Discussion with John Lawless

This week in class we were lucky enough to meet with John Lawless, main editor and author for Bluegrass Today, one of bluegrass’s top websites for news and information. He has been writing and reporting on bluegrass for over ten years, as well as being a talented banjo player. He discussed several topics with us, including his start in bluegrass and folk music, how he came to be a writer and the origins of Bluegrass Today, and how people define “bluegrass”.

Bluegrass can be looked at as a very defined and rigid genre with strict guidelines for what makes it bluegrass, but it can also be viewed as a very experimental and progressive form of music as well. Defining what is and isn’t bluegrass is a heated topic that people from all places discuss, with a wide range of results. Some as Mr. Lawless mentioned, find that the banjo must be present, and must be played in the Scruggs style, to be considered bluegrass. Others hold that Bill Monroe was and is the only person to have played actual “bluegrass” music. On the other end of the spectrum, bluegrass could be considered anything that includes certain instruments such as the banjo or mandolin, or the type of vocals.

This issue of defining bluegrass was further explored in our readings, Thomas Adler’s “Festival People and Lore” and Chris Pandolfi’s “Bluegrass Manifesto”.  Both authors discussed the same topic and how different crowds approach the bluegrass genre. From family-oriented shows, to the introduction of the hippie and folk culture of the 60’s and 70’s. At the end of the day though, bluegrass is a genre that is continuously changing and evolving, just as blues, rock and jazz are constantly updating their sound. How one defines their idea of bluegrass is certainly defined by their personal tastes, but should also keep an open mind to current music trends.

Origin of the Five String Banjo

The 5-string banjo is considered one of bluegrass’s most important and historical instruments, and is one of the most easily recognized instruments in the world. The banjo itself can be traced back to Africa, where they were made using animal skins and gourds as the base. A  stick was used as the neck, with no frets or fingerboards, just acting as a holding element for the strings over the skin. Unfortunately, the banjo was spread around the world as a by-product of the slave trade. As African slaves were moved around the world, they brought their music with them, and it blended and evolved as they encountered new things. Exposure to European instruments like the lute and Spanish guitar led to a fretboard being added to the neck of the banjo in the Caribbean islands. The banjo later became a regular part of slave life on plantations and farms in the U.S., and drew the attention of white performers.

One of these performers was Joel Sweeney from Appomattox, Virginia. An early black-face performer, Sweeney was one of the first minstrels to use a banjo as a regular instrument on stage in recurring shows. He is also credited with creating the drum-like resonator seen on modern banjos. Another major addition to the banjo was the addition of the fifth string. The banjo’s fifth string is different in that it starts at the fifth fret and is tuned to a higher open pitch then the other four strings. This is a key part of the playing style of the banjo, relying on rolls and re-entrant tuning to create its distinctive sound.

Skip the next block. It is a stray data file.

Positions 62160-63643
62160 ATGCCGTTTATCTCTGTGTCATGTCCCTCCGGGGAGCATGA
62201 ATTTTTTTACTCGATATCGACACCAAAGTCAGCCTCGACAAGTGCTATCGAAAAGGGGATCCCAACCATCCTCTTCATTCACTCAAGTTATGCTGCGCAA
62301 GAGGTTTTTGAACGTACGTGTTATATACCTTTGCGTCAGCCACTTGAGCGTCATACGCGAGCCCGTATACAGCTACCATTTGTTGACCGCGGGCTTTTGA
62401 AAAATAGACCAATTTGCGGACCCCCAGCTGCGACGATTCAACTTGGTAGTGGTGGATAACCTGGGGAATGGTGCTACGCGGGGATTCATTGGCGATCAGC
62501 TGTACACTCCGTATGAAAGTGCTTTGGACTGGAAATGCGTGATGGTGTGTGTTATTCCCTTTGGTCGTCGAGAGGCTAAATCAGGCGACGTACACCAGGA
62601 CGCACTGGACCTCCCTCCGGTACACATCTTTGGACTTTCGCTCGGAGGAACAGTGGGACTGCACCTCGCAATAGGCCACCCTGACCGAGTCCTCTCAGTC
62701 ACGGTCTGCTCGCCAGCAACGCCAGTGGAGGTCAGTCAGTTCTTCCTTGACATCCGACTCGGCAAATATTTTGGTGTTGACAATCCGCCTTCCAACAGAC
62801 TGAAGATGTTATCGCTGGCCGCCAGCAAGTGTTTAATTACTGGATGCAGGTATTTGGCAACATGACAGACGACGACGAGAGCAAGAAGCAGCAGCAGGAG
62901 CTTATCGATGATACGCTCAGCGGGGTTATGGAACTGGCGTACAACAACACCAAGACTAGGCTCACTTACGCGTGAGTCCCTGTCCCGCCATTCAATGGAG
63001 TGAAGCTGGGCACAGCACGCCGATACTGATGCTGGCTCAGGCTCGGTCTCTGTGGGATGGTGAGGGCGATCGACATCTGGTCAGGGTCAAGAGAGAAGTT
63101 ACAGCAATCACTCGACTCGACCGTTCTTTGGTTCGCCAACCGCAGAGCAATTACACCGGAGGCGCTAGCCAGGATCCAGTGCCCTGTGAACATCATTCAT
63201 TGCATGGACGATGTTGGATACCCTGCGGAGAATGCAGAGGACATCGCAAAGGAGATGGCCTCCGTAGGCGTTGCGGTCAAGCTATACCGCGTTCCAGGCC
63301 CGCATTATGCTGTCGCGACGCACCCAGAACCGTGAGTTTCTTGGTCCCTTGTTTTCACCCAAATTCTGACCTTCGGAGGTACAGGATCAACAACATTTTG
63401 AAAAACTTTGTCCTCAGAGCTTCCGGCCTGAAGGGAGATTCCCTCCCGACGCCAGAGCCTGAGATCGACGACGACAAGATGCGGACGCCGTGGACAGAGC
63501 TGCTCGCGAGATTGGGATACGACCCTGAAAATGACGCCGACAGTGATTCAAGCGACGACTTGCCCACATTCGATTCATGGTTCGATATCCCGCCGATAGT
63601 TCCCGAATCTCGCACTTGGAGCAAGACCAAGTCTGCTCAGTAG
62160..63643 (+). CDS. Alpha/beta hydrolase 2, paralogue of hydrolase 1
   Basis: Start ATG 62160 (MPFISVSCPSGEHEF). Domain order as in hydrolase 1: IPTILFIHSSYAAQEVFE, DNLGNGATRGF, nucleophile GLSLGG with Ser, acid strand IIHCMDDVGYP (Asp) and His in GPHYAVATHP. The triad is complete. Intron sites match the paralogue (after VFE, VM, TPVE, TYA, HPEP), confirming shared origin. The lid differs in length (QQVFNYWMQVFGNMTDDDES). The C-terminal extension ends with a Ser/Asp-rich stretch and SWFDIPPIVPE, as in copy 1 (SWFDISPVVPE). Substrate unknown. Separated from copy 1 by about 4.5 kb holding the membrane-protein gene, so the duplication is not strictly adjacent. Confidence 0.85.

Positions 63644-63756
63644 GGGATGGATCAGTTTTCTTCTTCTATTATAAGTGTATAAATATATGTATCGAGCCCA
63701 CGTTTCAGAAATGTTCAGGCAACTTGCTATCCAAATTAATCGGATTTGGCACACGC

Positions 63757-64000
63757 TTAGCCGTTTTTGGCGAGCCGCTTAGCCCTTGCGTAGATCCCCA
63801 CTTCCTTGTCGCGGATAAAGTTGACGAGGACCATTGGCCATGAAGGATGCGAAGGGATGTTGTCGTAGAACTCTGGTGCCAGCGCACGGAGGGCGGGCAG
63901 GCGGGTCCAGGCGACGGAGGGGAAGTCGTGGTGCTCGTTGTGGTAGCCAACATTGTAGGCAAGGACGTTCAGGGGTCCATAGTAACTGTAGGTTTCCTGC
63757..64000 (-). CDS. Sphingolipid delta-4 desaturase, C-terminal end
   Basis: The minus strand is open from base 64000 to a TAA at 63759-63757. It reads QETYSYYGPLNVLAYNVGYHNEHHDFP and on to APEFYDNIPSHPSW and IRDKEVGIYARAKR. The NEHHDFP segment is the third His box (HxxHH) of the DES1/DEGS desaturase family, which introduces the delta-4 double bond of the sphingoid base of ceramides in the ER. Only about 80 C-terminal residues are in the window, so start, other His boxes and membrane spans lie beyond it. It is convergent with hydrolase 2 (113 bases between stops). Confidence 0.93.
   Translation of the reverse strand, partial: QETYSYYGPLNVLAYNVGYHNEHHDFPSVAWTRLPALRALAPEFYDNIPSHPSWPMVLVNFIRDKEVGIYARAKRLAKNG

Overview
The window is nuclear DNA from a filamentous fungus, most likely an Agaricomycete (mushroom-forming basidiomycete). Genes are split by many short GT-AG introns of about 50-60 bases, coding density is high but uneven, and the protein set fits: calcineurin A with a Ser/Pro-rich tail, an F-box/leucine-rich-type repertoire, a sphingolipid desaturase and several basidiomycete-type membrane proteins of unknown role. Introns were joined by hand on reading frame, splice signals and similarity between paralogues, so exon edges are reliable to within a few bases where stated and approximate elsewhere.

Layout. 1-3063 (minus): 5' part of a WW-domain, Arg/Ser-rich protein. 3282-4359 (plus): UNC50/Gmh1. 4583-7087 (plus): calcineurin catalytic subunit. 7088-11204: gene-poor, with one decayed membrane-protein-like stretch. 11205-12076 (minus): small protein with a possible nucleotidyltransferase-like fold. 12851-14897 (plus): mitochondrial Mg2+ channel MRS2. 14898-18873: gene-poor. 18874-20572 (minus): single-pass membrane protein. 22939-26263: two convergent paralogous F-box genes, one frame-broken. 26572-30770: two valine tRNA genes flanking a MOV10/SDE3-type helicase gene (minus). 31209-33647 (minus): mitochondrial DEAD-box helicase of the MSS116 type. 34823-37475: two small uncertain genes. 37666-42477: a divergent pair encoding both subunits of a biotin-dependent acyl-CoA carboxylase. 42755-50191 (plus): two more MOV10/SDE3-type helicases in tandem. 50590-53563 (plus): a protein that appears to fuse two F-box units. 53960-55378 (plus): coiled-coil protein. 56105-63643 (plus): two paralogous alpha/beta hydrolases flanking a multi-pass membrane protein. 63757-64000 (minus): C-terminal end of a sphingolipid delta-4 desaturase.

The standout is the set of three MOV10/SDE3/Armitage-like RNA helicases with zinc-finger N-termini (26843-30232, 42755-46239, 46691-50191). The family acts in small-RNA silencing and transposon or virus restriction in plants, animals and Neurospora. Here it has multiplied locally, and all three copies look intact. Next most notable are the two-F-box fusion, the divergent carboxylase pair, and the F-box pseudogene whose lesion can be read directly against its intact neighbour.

After the popularity of bluegrass and old time music, the banjo continued to evolve in several different variations. The tenor banjo, which features a shorter neck and higher pitched tuning, allows a banjo player to simulate the sounds of a mandolin or fiddle. Large scale versions of the banjo were also created, such as the cello and bass banjos, even including a stand up bass banjo.

1930's Gibson bass banjo ad.jpg

Finally, the banjo has also advanced into the electronic instrument market, with electric banjos making their way into modern electric bands and alternative bluegrass music.

2nd & 3rd Generation Musicians: Tony Rice

One of the most influential bluegrass musicians of the 20th & 21st centuries, as well as one of the top guitarists of our time, Tony Rice has left an enormous impact on modern bluegrass music. As said by Alison Krauss, “There’s no way it can ever go back to what it was before him”. A member of the International Bluegrass Hall of Fame, Tony has influenced not only bluegrass, but folk, jazz, and helped pave the way for progressive and modern bluegrass musicians.

Born June 8th, 1951, Tony and his family soon left his infant home of Danville, Virginia to live in Los Angeles, California. There, Tony and his brother Wyatt learned how to play bluegrass and country music from their father, Herb. They would polish their skills listening and mimicking the local musicians of L.A. such as Clarence White, Ry Cooder and Chris Hillman. In the early 1970’s, Tony had moved to Louisville, Kentucky and played with several musicians until joining J.D. Crowe’s The New South. With the later addition of Ricky Skaggs, The New South became one of the most popular bands in the bluegrass/country circuit.